Now we come to Chris Fields' paper, Reverse engineering the world: a commentary on Hoffman, Singh, and Prakash. His website makes clear that he is quite an expert in perception questions, I was impressed, though it wasn’t without its red flags. He writes,
Chris Fields : "What is time? What is space? What is causation?
These are traditionally regarded as philosophical questions, but they have practical importance in physics, computer science, biology, cognitive neuroscience and developmental psychology.”
Cc: Bold, but why? Practical importance? Like what? For what? What’s the promise? Where does science crossing over into metaphysical philosophical questions offer any hope in clarifying or simplify general understanding of this physical world we need to navigate day by day?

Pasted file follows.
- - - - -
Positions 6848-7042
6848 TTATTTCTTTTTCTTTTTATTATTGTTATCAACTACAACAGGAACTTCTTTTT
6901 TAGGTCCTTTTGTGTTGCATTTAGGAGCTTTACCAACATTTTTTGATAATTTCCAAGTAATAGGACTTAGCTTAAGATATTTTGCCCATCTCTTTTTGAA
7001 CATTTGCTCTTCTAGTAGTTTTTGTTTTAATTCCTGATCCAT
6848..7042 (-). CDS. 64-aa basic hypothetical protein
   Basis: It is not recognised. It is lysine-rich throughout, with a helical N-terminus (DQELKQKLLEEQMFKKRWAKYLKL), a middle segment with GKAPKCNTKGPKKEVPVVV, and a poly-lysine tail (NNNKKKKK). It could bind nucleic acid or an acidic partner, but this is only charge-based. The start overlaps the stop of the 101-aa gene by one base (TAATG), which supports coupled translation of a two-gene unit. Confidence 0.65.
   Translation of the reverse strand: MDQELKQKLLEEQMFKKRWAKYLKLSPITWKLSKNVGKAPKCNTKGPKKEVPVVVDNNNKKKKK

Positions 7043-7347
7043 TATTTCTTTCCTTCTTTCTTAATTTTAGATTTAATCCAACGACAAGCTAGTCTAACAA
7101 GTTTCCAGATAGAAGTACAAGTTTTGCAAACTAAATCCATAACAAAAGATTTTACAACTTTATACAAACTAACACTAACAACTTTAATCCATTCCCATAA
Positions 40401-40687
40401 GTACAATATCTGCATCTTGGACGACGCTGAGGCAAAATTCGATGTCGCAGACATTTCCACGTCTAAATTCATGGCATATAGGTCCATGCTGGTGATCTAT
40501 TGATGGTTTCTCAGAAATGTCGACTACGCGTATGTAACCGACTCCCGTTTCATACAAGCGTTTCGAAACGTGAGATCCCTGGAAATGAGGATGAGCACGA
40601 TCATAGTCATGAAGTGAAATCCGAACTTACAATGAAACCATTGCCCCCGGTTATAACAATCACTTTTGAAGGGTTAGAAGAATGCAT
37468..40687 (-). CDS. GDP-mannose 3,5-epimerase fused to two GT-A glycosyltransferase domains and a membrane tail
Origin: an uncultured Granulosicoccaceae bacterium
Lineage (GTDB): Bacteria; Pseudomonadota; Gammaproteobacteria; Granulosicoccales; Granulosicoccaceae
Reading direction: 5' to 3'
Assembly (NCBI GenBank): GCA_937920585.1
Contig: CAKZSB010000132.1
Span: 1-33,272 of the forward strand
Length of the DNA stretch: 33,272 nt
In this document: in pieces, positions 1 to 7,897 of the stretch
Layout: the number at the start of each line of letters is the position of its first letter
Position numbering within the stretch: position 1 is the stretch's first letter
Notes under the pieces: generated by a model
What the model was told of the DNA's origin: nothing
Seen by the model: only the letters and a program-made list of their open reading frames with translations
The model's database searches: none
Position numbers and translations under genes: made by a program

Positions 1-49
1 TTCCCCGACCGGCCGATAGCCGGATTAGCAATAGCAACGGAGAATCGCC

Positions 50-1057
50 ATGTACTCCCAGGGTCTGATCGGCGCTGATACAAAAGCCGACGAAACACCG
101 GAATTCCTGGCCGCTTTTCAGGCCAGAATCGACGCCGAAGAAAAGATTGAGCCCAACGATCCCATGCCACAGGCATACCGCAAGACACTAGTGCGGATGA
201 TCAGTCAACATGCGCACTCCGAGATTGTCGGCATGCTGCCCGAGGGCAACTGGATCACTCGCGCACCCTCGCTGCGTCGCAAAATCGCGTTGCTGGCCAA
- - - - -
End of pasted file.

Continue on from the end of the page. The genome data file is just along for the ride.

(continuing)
Why over complicate things? Why do I hear echos of Audrey Junior?
Chris Fields : If we regard our perceived ‘world’ as a virtual machine, computer science tells us that arbitrarily many distinct physical implementations of that world are possible.
Cc: We can regard the Flying Spaghetti Monster as a real thing, but that doesn’t make it real!
Professor Fields paper “Reverse engineering the world: a commentary on Hoffman, Singh, and Prakash" didn’t resonate.
For all its 2500 words and concern about the “interface of perception” we were right back at discussing the computer interface and trying to shoe horn human perception into some digital paradigm. We’d be better off trying to think about the real world.
For me it was an excellent example of what I mean by getting lost within one’s Mindscape. Super smart brains, big words and notions but at the end of it, are we left with anything useful to think about and work with? I sure didn’t find anything. I suspect only a very select fraternity can.